New evidence suggests there is a competitive relationship between fungal and bacterial microorganisms in the human gut, according to a recent study. The mycobiome is the collection of different types of fungi in the human digestive system, and although past studies have indicated their importance in overall gut health, the specific role the mycobiome plays is still poorly understood. This is partly due to the fact that the mycobiome is considered one of the “dark matter” areas within the human gut, meaning it hasn’t been studied very extensively.
The Role Of Fungi
Fungi is a key part of the digestive system of many mammals, not just humans. For example, fungi have been identified in the gut of rats, mice, pigs, and different types of herbivores. But a deeper understanding of the mycobiome is limited due to a lack of accurate taxonomic annotation within fungal databases. So far, the databases containing the most relevant information on mycobiome fungi are ITSoneDB, RefSeq targeted loci (RTL), and Findley, among others.
A previous study found that fungi are detectable in all areas of the human GI tract, and commonly found species include Cladosporium, Saccharomyces, Candida, Fusarium, Penicillium, Galactomyces, Debaromyces, Pichia, Aspergillus, Malassezia, Cryptococcus, Cyberlindnera, and Trichosporon. Other studies suggest that fungi make up approximately 0.1% of the gut microbiome. It’s clear that the delicate balance of fungi in the mycobiome can be easily disrupted, leading to illness or disease.
For example, many studies have shown that extended use of antibiotics results in an overgrowth of fungi and infection in the gut. In patients with IBD, the gut mycobiome has been shown to have a reduced diversity of fungi. An unhealthy fungal composition in the gut impacts the ratio of good and bad bacteria, including higher relative abundances of the taxa Candida, Filobasidiaceae, and Malasseziales and concurrent lower abundances of Saccharomyces, Penicillium, and Kluyveromyces.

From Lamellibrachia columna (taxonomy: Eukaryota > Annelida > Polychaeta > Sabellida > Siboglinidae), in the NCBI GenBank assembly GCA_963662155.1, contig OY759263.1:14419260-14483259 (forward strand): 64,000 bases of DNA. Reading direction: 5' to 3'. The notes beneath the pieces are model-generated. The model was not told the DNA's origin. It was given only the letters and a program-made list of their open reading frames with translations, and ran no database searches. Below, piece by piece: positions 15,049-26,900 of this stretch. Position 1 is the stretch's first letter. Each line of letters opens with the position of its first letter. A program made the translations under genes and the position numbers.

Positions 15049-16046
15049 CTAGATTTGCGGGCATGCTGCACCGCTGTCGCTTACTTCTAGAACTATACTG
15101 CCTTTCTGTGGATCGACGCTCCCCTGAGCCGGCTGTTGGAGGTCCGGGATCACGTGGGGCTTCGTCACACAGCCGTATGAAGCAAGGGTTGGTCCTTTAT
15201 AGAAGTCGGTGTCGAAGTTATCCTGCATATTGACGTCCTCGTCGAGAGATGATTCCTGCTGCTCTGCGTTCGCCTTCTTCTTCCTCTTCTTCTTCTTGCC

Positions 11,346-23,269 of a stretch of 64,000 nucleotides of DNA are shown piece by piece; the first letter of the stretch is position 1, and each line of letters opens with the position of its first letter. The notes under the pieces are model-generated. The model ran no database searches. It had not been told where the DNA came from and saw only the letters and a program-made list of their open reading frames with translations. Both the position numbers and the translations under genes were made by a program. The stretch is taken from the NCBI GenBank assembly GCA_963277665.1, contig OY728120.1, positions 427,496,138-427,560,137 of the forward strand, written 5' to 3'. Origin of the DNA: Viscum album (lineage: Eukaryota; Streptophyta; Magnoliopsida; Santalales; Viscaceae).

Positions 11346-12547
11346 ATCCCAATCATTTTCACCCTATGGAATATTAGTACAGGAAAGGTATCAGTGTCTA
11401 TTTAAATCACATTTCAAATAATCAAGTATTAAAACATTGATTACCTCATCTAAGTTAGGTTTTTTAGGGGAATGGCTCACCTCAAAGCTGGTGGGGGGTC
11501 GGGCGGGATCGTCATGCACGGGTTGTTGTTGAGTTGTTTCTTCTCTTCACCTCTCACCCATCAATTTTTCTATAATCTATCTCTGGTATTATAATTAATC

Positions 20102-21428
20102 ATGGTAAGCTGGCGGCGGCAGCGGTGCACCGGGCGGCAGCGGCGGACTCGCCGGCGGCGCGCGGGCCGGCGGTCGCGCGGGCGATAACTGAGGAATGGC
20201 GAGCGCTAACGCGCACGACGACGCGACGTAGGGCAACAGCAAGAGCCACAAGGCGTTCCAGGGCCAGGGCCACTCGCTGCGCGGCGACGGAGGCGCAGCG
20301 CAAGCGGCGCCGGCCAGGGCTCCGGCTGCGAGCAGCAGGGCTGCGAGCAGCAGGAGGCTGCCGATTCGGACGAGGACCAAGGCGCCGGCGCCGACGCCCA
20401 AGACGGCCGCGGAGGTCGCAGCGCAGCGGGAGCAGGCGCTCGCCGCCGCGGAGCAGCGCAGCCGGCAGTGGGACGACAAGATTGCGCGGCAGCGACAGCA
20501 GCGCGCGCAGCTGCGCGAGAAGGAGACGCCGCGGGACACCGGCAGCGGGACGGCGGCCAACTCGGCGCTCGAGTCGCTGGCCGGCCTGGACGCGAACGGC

A Lack Of Research
Many factors are believed to have an impact on the health of the gut mycobiota. The host physiology, genotype, age, sex, and immune system are just some of the elements that can influence overall gut health. However, diet has been shown to be one of the most important factors influencing the fungal mycobiome composition. A plethora of Candida, for instance, is correlated with the consumption of carbohydrates.
But a clearer picture is needed to understand how other factors may influence the gut mycobiota. Other lifestyle habits such as exercise, type of medications, and comorbid conditions can also potentially impact the ratio of bacteria and fungi in the human gut. Unfortunately, there is still a lack of research determining how these factors may influence mycobiome health, however, it is required if we are to examine the important role fungi plays in disease prevention.
Find this study in the journal Microorganisms.